The Intamin factor

Tuesday, December 21, 2010 3:15 PM

I was just thinking about this. If i were to build a new roller coaster/attraction which company would i want to build it. With the recent success of Intamin roller coasters being at the top of many people's favorites would you not consider them to be the one to go with when making an attraction.

However, as we have seen with the risk and reward factor that comes with intamin's rides over the years. There have been a few that have not been ready on time, a few that needed to be modified and lastly there have been many that have experienced alot of downtime.

A company such as B&M who seems to have most of their products well liked and have a more outstanding track record of reliability seems like a more safe choice to ask to design a ride.

My question is why do companies continue to go to intamin, when they seem to cost the most in the long run to get the products running as opposed to other companies who have products that seem to be more reliable?

Tuesday, December 21, 2010 3:21 PM

I want to see more Premier myself. If I were to go with Intamin, a wooden is what I'd go with :).

Tuesday, December 21, 2010 3:33 PM

Gravity Group, No Question!

Tuesday, December 21, 2010 3:58 PM

My question is why do companies continue to go to intamin, when they seem to cost the most in the long run to get the products running as opposed to other companies who have products that seem to be more reliable?

To actually answer the question, I dunno. Not sure if Intamin offers more bang for the buck, even with the risks or what. I would think that with the companies out there now, you could get similiar rides to what they have for the same costs, and maybe without the risks, but I dunno.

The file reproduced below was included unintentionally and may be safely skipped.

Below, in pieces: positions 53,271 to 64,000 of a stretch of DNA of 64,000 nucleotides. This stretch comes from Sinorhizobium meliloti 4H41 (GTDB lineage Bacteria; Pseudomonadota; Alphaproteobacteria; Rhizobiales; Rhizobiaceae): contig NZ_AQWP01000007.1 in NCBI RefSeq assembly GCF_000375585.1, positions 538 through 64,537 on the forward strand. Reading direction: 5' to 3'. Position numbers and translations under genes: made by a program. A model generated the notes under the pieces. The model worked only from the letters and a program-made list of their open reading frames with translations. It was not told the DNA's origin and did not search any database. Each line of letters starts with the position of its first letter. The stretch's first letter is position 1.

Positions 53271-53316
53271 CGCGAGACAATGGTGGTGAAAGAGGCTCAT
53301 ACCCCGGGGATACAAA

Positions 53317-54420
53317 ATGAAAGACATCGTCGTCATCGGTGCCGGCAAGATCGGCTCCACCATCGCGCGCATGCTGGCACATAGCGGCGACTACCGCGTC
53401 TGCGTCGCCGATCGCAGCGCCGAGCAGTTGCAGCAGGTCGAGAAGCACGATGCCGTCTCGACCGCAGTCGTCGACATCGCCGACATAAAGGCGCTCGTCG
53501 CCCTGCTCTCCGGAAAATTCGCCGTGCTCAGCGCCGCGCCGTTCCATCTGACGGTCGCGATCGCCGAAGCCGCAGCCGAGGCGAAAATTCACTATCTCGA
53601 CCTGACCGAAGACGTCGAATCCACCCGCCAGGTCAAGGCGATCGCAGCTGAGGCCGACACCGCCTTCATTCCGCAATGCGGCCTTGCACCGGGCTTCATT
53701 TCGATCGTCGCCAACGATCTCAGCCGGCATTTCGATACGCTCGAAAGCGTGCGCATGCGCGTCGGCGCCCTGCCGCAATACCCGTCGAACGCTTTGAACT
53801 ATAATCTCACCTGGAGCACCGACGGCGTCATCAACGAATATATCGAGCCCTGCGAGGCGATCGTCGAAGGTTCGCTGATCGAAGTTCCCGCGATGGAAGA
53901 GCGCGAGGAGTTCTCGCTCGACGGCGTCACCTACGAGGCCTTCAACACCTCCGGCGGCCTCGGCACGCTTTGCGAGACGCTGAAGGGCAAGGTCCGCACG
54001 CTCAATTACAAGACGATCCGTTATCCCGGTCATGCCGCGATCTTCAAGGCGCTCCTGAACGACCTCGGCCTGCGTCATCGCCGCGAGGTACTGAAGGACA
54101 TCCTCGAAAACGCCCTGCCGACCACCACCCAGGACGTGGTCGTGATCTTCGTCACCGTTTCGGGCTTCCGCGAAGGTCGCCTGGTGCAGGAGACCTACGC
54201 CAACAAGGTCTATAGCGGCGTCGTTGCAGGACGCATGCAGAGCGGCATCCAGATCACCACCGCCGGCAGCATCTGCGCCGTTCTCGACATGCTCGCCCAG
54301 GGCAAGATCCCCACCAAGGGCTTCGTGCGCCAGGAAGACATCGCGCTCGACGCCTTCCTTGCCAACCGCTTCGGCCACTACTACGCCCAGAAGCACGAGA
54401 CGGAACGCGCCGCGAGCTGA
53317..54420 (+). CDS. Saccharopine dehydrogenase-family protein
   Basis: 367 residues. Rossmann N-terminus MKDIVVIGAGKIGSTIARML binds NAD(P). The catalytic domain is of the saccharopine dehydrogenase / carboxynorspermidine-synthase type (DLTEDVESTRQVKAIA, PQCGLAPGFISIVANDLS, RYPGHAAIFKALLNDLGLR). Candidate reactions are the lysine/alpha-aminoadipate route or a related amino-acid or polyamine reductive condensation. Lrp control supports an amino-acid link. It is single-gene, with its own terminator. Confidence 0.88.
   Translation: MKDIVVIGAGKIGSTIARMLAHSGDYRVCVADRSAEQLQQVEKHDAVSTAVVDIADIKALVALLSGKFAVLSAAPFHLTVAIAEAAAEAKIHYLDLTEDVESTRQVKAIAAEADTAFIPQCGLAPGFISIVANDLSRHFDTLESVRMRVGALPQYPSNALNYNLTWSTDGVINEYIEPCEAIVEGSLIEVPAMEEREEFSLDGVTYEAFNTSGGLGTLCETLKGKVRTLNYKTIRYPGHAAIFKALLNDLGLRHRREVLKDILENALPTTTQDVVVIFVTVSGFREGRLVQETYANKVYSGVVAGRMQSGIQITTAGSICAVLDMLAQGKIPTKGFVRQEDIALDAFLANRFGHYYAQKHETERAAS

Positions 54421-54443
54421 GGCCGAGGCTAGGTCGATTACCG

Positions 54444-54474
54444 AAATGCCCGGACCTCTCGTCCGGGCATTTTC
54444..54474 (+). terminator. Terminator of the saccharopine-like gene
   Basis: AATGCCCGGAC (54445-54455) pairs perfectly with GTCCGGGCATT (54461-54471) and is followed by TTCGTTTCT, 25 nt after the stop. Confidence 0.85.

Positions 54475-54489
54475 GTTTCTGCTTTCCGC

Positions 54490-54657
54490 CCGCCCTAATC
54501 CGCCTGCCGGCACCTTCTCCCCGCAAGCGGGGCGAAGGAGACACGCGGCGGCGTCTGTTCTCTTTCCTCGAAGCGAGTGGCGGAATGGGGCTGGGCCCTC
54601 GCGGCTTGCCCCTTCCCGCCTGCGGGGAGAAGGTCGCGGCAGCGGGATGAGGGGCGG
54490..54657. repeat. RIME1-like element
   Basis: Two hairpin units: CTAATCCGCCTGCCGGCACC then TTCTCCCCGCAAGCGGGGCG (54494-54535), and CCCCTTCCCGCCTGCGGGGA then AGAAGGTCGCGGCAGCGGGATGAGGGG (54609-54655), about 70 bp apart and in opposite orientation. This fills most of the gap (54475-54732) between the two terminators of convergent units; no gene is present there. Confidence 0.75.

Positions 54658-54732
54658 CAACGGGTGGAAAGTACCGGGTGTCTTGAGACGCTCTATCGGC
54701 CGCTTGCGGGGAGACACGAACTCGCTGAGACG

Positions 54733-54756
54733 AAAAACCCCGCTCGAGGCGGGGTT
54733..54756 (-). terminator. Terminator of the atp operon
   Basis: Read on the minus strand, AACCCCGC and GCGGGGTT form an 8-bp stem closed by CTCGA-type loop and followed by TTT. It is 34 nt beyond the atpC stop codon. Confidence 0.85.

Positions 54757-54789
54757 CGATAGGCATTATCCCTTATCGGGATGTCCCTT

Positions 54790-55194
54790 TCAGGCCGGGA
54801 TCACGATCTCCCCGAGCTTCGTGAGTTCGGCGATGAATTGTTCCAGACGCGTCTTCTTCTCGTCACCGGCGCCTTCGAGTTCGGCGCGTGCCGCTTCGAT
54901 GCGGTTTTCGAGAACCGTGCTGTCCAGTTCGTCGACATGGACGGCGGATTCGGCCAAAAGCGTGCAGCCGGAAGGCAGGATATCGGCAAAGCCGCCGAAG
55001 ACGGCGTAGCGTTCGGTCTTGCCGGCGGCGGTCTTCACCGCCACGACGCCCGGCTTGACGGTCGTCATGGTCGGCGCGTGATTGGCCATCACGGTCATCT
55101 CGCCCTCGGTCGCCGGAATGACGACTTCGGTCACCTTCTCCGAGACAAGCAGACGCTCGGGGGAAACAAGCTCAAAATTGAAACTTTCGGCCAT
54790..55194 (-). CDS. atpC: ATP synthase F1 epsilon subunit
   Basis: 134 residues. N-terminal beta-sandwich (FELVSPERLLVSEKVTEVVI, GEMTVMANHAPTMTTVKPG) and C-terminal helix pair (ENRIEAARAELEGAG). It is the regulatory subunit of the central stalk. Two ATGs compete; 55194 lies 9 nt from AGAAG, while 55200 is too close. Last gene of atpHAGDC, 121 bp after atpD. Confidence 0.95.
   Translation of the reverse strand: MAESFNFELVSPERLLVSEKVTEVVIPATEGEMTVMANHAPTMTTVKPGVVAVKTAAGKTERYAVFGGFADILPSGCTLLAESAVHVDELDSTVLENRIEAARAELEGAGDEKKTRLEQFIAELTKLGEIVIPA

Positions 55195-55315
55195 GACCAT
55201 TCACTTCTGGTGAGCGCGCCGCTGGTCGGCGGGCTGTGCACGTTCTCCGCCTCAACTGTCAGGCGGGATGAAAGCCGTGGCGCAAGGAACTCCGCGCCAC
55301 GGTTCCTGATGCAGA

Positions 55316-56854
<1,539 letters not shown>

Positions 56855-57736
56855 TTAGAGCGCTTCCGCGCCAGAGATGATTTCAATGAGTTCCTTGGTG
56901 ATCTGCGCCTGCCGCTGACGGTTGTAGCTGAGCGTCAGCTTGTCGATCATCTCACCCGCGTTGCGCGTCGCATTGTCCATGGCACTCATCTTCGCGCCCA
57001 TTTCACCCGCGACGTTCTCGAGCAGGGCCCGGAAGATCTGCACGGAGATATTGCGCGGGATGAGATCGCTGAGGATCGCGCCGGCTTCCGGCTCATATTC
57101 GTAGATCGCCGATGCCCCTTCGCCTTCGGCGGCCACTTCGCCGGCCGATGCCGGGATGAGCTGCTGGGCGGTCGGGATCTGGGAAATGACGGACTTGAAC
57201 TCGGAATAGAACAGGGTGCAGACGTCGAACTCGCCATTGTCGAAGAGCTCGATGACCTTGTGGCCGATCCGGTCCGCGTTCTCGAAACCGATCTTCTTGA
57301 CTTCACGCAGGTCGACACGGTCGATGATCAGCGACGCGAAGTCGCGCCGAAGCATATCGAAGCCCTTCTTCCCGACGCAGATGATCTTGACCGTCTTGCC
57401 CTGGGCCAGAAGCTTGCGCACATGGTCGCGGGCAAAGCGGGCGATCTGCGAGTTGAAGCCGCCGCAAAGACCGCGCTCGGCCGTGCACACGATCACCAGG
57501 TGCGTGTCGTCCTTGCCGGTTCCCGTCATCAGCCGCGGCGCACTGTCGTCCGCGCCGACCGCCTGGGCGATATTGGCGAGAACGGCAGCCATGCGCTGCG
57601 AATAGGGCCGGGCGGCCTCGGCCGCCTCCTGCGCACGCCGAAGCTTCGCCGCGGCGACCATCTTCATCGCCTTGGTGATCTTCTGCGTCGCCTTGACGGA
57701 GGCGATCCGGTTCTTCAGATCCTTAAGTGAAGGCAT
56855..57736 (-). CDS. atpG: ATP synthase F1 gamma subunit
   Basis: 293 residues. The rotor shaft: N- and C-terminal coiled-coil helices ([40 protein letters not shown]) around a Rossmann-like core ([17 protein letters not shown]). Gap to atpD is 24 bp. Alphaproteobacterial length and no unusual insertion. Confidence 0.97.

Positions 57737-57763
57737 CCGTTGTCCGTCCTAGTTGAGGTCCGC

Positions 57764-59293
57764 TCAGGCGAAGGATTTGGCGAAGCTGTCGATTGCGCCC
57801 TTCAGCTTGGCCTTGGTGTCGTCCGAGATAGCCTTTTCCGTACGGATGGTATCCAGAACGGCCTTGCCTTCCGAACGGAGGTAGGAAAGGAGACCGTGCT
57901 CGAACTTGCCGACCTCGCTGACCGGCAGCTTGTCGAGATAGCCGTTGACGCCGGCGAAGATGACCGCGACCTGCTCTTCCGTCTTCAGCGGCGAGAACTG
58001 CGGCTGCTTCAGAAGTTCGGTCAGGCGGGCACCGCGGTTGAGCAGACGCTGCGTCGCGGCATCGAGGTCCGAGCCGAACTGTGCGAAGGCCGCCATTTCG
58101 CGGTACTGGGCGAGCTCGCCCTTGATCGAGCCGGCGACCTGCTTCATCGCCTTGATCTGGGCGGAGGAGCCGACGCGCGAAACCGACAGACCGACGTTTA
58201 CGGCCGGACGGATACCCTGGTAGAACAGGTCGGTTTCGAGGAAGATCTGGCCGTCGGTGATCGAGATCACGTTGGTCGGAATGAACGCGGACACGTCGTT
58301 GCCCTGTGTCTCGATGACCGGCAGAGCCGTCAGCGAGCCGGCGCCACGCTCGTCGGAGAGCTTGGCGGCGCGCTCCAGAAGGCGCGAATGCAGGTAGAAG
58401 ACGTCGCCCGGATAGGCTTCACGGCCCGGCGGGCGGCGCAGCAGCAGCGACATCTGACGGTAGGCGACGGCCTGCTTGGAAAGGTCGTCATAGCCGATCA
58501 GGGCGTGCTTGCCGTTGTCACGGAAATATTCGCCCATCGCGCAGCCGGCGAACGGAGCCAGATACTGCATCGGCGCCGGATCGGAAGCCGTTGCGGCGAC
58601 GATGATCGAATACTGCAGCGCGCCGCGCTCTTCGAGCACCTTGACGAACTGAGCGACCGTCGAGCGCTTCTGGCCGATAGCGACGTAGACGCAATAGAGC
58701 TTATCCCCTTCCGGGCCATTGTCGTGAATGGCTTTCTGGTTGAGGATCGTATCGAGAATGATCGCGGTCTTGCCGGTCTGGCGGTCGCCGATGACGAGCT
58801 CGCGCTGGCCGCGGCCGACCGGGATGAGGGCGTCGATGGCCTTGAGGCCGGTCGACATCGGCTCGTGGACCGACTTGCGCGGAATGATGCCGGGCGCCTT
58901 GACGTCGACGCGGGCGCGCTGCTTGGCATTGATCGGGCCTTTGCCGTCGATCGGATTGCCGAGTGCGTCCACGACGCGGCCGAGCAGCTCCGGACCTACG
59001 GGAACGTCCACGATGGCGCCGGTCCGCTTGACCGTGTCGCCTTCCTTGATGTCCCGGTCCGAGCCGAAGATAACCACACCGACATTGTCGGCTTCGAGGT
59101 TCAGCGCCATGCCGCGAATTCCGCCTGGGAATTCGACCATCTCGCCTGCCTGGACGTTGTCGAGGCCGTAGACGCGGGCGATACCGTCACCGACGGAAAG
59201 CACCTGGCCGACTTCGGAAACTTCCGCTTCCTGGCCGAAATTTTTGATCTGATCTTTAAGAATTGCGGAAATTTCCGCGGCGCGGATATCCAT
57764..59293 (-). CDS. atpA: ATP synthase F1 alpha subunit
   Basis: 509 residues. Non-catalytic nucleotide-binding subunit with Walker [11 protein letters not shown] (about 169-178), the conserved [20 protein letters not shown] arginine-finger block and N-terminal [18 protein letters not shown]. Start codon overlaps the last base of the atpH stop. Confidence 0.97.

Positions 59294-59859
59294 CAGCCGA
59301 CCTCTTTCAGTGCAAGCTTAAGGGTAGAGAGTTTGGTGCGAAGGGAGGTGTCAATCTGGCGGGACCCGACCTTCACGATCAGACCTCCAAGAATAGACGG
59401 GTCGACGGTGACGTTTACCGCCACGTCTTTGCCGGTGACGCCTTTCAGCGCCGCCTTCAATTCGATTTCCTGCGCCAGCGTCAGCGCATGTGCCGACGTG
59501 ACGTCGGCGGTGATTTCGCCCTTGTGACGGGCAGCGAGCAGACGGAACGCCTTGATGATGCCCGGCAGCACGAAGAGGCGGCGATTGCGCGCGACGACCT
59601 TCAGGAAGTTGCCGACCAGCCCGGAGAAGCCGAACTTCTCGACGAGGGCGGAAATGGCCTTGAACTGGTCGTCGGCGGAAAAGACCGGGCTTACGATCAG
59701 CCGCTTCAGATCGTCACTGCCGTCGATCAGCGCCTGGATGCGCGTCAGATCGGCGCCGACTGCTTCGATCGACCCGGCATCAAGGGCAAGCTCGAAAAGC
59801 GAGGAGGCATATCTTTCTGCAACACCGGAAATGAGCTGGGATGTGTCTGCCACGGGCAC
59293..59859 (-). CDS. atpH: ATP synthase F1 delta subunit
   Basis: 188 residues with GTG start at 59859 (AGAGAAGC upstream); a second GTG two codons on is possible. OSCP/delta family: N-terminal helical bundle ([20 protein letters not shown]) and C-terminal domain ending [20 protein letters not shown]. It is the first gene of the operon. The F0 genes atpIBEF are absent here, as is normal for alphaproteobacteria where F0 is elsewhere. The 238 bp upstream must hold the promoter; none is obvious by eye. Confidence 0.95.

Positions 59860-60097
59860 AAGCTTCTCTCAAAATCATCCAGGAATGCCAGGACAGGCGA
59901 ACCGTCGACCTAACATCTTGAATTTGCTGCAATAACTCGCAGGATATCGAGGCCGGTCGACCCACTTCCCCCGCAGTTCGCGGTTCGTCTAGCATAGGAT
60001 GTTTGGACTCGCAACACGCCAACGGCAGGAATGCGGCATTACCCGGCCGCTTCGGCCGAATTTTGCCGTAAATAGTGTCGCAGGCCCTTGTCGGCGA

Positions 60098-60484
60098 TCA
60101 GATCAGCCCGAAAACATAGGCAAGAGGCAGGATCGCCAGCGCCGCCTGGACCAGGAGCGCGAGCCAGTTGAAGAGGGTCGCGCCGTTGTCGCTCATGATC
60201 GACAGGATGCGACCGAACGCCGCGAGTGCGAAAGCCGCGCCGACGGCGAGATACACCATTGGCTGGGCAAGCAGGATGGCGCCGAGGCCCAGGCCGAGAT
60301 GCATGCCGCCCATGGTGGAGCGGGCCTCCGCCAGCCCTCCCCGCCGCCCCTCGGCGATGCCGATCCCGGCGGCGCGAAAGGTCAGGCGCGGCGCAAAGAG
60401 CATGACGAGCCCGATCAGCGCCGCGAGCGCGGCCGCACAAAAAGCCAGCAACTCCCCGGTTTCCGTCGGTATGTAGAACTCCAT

Premier, B&M, and any other steel coaster company have all stayed 300' or under, and not all of them launch coasters. Of the ones that do, none of them have particularly tall or fast launches outside of Intamin, so maybe the other companies simply haven't done it becasue they charge more than Intamin. Sure, you could say over time that Intamins cost more when they don't work right, but how much more or less than going with another company?

Tuesday, December 21, 2010 6:49 PM

I-232 cost 23 million while I-305 cost 25 million. That really isn't that much more for a ride that was the blockbuster of last summer and will probably be the blockbuster of this upcoming summer as well. I have no idea how much Kings Dominion has been paying in addition to that 25 million, but I can't imagine it's enough to make up for the ride of the year 2010 and probably 2011.

Tuesday, December 21, 2010 7:24 PM

I would be very interested in how much it cost to fix I-305 as well. While were talking Intamin fixes, what about how much it cost to fix Maverick. Did the launch coasters, such as Kinda Ka and Dragster, cost more than anticipated with ongoing maintenance? What about Shoot the Rapids? how much did it cost Cedar Point to fix, and how much money did they lose because it was not open on time?

Than after those questions were answered (it probably can't, really), it would be interesting to ask if it was worth it, in terms of return on investment.

Wednesday, December 22, 2010 7:28 AM

I would assume that for I305, StR and Maverick, Intamin footed most or all of the bill for their repair. In fact, I wouldn't be surprised if StR not opening on time - provided it was a design problem, rather than a construction one - cost Intamin money as well.

Wednesday, December 22, 2010 9:32 AM

Yeah, I have no hard evidence, but I figured as much in the I305 thread as well. And maybe thats why companies go with Intamin. Pay $23 million for a standard B&M hyper, or pay $2mill more for a 300' coaster and hope that it doesn't have any issues, and if it does, make sure the company that built the thing pays for the repairs. In the end, you're likely to get a product that eventually works and still draws people to the park.

Wednesday, December 22, 2010 9:43 AM

True enough - in a way. But think of all the marketing that goes into a brnad new attraction. Then when your new giant StC (Pilgrim's Plunge) doesn't create the wave indicated, or your flume ride has boats sinking (StR), or your new launched invert can't run full trains (V:tBC), or your new Impulse coaster requires additional supports (multiple installations), or your restraints don't sufficiently restrain riders (two RoS rides)....that all adds up in terms of "hidden costs".